Were you influenced by fashion while you were growing up?
I was born in northern Thailand and raised in Bangkok before I moved to the US at the age of 11. I always remember being aware of the how women dressed. In Thailand, lots of women would work at home as seamstresses or tailors, and their friends would come in with fabric and pictures of dresses they wanted. That fashion perspective has stayed with me since then.
You actually studied at business school - when did fashion design come into the picture?
I went to business school because that was where my family wanted me to go. Anything creative was viewed as a hobby rather than something you make a living from. So when I finished college I moved to New York and got a job as a merchandiser for J. Crew. In 2000, by chance, I got a gig as an editor at Harper's Bazaar. I quickly realised [editing] wasn't the path for me, so I decided to pursue design. It was intimidating at first so I started taking classes on my own at Parsons; I didn't tell anyone and did it over weekends to see if I would like it. In the end, it was much better than doing a degree because I could pick and choose my classes.
What was your first collection like?
My first collection [in 2004] featured many pieces that I consider to be twists on classics - it was and is still about reinterpreting what is considered a classic and making it different. I made items like a trenchcoat in clear vinyl and lace and a tweed blazer that was bluntly chopped with the lining showing. It was about rethinking a silhouette of something that is perceived as a wardrobe staple and giving it my own spin. There is plenty of deconstruction in my work and I like the idea of taking womanly or feminine fabrics and developing and using them differently.
What were your biggest challenges when you started?
I was lucky to be embraced early on so it all came easily. I never look at anything as a challenge because it would stunt my growth. I never look beyond the day I am living in. People ask me where I see myself in the next five years and I can't answer that. For me, I quit my job, decided to start the collection and that was it. It was an organic process and will always be like that. Even my collections grow this way.
Where do you get your inspiration?
For each collection, I empty out my head and then fill it with what's happening currently. At certain times I absorb visuals - whether its art, what's happening on the street - and it all comes together through a funnel. I isolate what I want or find a common theme which I use as a launch pad for the next collection. Mixing ideas is more fun than fitting my clothing into one category or another.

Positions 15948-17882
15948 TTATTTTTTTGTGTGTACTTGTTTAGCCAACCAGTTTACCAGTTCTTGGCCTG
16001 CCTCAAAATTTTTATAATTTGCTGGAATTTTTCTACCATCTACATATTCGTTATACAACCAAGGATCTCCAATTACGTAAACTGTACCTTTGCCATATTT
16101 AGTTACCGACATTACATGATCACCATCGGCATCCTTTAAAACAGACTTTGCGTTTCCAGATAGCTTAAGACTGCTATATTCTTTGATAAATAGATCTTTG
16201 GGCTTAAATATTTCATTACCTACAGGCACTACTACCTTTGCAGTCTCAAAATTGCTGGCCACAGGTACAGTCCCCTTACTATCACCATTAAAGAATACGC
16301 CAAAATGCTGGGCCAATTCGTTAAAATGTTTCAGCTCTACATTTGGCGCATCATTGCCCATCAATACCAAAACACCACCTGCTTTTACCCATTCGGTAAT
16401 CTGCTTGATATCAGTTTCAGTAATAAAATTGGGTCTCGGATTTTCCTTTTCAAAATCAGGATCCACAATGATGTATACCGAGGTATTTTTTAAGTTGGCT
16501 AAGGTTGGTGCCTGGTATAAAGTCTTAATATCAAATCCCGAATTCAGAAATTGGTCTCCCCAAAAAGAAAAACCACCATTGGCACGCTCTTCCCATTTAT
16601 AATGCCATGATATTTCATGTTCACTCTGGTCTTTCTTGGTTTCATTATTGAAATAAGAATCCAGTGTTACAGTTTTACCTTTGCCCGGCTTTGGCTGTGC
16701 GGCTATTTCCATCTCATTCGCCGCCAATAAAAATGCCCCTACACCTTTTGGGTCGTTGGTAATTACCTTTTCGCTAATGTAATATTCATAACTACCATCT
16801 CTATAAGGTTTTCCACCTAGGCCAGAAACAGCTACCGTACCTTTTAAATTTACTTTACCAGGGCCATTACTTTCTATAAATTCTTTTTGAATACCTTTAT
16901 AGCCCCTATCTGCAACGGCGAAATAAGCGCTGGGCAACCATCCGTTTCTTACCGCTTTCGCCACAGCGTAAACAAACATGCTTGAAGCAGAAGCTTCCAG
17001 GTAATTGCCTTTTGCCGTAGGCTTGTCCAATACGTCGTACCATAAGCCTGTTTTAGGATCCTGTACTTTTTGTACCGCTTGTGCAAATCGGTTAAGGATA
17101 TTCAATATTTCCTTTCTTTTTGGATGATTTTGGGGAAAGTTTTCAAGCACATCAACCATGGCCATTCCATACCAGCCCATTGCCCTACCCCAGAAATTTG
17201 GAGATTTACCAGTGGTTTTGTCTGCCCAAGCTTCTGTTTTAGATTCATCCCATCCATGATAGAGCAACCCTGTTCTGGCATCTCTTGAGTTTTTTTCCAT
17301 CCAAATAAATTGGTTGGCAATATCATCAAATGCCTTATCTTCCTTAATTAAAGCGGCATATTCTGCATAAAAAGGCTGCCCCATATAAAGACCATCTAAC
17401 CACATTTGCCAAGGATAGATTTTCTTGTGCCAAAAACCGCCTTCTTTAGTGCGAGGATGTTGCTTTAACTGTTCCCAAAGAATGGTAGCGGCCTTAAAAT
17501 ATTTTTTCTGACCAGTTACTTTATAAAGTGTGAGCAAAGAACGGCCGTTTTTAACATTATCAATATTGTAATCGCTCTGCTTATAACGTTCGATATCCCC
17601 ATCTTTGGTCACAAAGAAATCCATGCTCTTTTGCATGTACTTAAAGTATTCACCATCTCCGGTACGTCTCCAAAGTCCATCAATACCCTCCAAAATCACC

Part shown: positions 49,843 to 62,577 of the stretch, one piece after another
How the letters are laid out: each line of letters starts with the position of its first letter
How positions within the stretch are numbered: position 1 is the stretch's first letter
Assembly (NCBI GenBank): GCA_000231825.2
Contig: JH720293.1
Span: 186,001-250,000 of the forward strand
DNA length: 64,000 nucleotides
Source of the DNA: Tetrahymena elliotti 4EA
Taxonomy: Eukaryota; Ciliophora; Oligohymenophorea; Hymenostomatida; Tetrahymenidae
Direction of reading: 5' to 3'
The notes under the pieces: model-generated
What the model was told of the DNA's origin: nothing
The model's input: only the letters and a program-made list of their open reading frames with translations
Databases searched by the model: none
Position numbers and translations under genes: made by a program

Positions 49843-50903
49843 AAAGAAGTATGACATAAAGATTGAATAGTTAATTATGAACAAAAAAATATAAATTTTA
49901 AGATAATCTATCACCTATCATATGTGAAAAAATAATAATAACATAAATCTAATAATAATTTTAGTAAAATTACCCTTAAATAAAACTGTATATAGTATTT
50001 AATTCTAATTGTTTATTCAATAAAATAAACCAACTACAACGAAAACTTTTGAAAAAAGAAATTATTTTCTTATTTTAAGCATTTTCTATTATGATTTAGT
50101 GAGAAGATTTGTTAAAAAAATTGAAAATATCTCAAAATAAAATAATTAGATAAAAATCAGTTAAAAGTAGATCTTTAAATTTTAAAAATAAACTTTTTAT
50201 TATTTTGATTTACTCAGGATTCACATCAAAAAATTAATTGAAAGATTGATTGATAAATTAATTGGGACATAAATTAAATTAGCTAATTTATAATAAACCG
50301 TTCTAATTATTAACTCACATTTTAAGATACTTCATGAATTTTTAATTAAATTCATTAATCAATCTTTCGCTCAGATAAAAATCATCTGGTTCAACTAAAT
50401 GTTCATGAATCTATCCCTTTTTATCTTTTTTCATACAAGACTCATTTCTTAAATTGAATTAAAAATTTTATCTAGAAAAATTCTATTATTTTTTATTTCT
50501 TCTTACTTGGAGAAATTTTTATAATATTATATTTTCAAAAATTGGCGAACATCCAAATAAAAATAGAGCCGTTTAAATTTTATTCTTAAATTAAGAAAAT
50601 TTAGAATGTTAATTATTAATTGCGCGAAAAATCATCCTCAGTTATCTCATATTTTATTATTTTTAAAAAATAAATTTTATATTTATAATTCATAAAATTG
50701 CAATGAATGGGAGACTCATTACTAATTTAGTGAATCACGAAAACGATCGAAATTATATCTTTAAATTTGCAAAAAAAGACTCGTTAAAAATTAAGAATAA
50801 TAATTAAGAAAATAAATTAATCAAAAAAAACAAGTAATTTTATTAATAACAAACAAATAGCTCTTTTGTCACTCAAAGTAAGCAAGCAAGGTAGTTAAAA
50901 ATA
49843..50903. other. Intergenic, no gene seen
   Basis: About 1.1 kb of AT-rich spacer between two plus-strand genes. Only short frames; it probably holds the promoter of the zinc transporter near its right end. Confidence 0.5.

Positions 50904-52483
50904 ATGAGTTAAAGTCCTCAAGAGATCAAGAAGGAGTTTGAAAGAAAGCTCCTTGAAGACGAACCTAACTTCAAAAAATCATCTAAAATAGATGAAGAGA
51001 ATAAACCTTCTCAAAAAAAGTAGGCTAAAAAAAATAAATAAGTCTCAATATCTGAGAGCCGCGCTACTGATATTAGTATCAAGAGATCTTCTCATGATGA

Michelle Obama is a big fan of yours. Do you think she's helped in raising your profile?
I haven't worked with [Michelle] personally but she's been wearing my clothes for two years so it's nothing new. In fact she's been buying them at Ikram [in Chicago] which was the first store to carry my line. What it does confirm is that a foundation has been laid and it's great to know that she continues to come to the collection. It's not just a press thing for her and it's nice to know that she loves it and that you are appealing to a customer. That's exciting.
How would you describe your style?
There's always an undercurrent in each collection that points to the Thakoon woman. It's an underlying sense of wit, something that's whimsical. There's always a comical but feminine thread that runs through, but it can also go up and down, whether it is more coquette or seductive one season, or more hard-edged or surreal like in the autumn collection. It's about playing around but with a common thread.
What does the spring collection look like?
There are lots of technical effects. For example, a blouse is covered in the front and then sheer at the back. I like incorporating details that only the wearer will notice. I also love prints and this time I've developed an abstract cabbage rose print and a rose on legs print with an artist called Laurie Simmons. It sums up the collection in a way - it's feminine but naughty. There's also an element of bondage seen on a white dress wound in black elastic tulle. I like to mix hard and soft.
Thakoon is available exclusively at Lane Crawford, IFC Mall, Central, tel: 2118 3388